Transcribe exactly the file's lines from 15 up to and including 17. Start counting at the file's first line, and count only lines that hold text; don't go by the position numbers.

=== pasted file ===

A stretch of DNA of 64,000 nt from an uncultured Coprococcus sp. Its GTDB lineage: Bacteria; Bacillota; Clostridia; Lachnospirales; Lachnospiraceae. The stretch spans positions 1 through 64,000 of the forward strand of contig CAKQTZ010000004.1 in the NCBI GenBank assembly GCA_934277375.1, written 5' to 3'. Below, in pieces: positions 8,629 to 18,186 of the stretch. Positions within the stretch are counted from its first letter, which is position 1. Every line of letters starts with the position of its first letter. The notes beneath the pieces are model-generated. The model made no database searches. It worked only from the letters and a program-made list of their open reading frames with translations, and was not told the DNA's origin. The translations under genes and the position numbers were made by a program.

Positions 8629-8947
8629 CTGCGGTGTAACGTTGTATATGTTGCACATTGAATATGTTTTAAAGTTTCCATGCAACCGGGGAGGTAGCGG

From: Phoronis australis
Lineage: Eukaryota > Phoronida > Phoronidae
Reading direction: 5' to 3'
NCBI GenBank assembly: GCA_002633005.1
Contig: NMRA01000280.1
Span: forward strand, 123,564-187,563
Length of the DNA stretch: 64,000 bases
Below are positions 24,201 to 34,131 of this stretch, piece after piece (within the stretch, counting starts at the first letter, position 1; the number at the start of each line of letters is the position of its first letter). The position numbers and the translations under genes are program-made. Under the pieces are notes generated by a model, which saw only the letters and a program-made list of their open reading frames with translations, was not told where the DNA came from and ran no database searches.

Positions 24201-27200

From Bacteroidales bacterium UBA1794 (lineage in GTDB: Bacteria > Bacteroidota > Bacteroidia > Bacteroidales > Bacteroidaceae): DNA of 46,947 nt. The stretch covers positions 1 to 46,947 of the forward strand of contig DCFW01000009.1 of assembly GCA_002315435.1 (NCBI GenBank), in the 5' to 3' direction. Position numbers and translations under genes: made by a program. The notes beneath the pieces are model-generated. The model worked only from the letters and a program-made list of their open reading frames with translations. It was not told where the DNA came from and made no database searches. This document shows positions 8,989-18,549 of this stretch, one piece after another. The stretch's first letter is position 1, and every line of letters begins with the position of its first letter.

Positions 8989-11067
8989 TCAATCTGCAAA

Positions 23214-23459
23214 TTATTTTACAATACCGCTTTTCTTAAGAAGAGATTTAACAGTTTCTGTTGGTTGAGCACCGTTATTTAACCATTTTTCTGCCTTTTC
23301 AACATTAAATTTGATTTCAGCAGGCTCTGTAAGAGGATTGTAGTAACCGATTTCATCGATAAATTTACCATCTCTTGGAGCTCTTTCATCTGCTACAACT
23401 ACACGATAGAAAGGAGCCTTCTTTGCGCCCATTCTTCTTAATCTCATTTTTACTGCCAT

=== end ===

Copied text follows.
8989 TCAATCTGCAAA

Positions 23214-23459
23214 TTATTTTACAATACCGCTTTTCTTAAGAAGAGATTTAACAGTTTCTGTTGGTTGAGCACCGTTATTTAACCATTTTTCTGCCTTTTC